Syntax extensions

Plugins can extend Rust's syntax in various ways. One kind of syntax extension is the procedural macro. These are invoked the same way as ordinary macros, but the expansion is performed by arbitrary Rust code that manipulates syntax trees at compile time.

Let's write a plugin roman_numerals.rs that implements Roman numeral integer literals.

#![crate_type="dylib"]
#![feature(plugin_registrar, rustc_private)]

extern crate syntax;
extern crate rustc;
extern crate rustc_plugin;

use syntax::parse::token;
use syntax::tokenstream::TokenTree;
use syntax::ext::base::{ExtCtxt, MacResult, DummyResult, MacEager};
use syntax::ext::build::AstBuilder;  // trait for expr_usize
use syntax::ext::quote::rt::Span;
use rustc_plugin::Registry;

fn expand_rn(cx: &mut ExtCtxt, sp: Span, args: &[TokenTree])
        -> Box<MacResult + 'static> {

    static NUMERALS: &'static [(&'static str, usize)] = &[
        ("M", 1000), ("CM", 900), ("D", 500), ("CD", 400),
        ("C",  100), ("XC",  90), ("L",  50), ("XL",  40),
        ("X",   10), ("IX",   9), ("V",   5), ("IV",   4),
        ("I",    1)];

    if args.len() != 1 {
        cx.span_err(
            sp,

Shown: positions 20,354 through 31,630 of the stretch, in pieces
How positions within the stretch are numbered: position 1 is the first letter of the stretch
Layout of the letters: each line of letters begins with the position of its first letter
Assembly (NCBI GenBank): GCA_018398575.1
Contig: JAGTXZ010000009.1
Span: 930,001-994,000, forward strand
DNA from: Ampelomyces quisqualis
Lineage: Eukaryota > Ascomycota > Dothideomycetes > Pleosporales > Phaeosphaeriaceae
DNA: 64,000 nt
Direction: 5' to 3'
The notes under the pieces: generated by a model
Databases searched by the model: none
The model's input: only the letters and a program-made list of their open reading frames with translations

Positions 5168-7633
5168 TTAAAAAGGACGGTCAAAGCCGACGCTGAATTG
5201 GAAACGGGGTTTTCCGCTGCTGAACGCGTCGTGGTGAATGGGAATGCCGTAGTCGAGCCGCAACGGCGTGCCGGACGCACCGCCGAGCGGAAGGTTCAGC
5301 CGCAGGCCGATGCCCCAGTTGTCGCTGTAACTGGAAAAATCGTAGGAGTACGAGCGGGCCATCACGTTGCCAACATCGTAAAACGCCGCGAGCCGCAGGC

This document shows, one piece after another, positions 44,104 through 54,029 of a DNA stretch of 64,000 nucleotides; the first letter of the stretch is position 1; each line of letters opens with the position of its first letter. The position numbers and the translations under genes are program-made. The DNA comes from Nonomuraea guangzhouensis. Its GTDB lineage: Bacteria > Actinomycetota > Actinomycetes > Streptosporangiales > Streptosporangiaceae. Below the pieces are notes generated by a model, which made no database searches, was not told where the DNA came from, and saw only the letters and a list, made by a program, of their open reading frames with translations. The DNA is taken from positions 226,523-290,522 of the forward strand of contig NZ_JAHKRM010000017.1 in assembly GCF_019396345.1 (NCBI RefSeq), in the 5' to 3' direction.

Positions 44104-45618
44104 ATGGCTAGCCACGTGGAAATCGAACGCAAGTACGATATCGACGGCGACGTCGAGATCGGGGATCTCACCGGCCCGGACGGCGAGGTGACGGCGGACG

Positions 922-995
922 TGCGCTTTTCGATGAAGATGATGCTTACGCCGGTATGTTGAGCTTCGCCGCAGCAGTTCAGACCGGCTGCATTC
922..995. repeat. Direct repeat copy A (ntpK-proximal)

&format!("argument should be a single identifier, but got {} arguments", args.len()));
        return DummyResult::any(sp);
    }

    let text = match args[0] {
        TokenTree::Token(_, token::Ident(s)) => s.to_string(),
        _ => {
            cx.span_err(sp, "argument should be a single identifier");
            return DummyResult::any(sp);
        }
    };

    let mut text = &*text;
    let mut total = 0;
    while !text.is_empty() {
        match NUMERALS.iter().find(|&&(rn, _)| text.starts_with(rn)) {
            Some(&(rn, val)) => {
                total += val;
                text = &text[rn.len()..];
            }
            None => {
                cx.span_err(sp, "invalid Roman numeral");
                return DummyResult::any(sp);
            }
        }
    }

    MacEager::expr(cx.expr_usize(sp, total))
}

#[plugin_registrar]
pub fn plugin_registrar(reg: &mut Registry) {
    reg.register_macro("rn", expand_rn);
}Run

Then we can use rn!() like any other macro:

#![feature(plugin)]
#![plugin(roman_numerals)]

fn main() {
    assert_eq!(rn!(MMXV), 2015);
}Run

The advantages over a simple fn(&str) -> u32 are:

In addition to procedural macros, you can define new derive-like attributes and other kinds of extensions. See Registry::register_syntax_extension and the SyntaxExtension enum. For a more involved macro example, see regex_macros.

Tips and tricks

Some of the macro debugging tips are applicable.

You can use syntax::parse to turn token trees into higher-level syntax elements like expressions:

fn expand_foo(cx: &mut ExtCtxt, sp: Span, args: &[TokenTree])
        -> Box<MacResult+'static> {

    let mut parser = cx.new_parser_from_tts(args);

    let expr: P<Expr> = parser.parse_expr();Run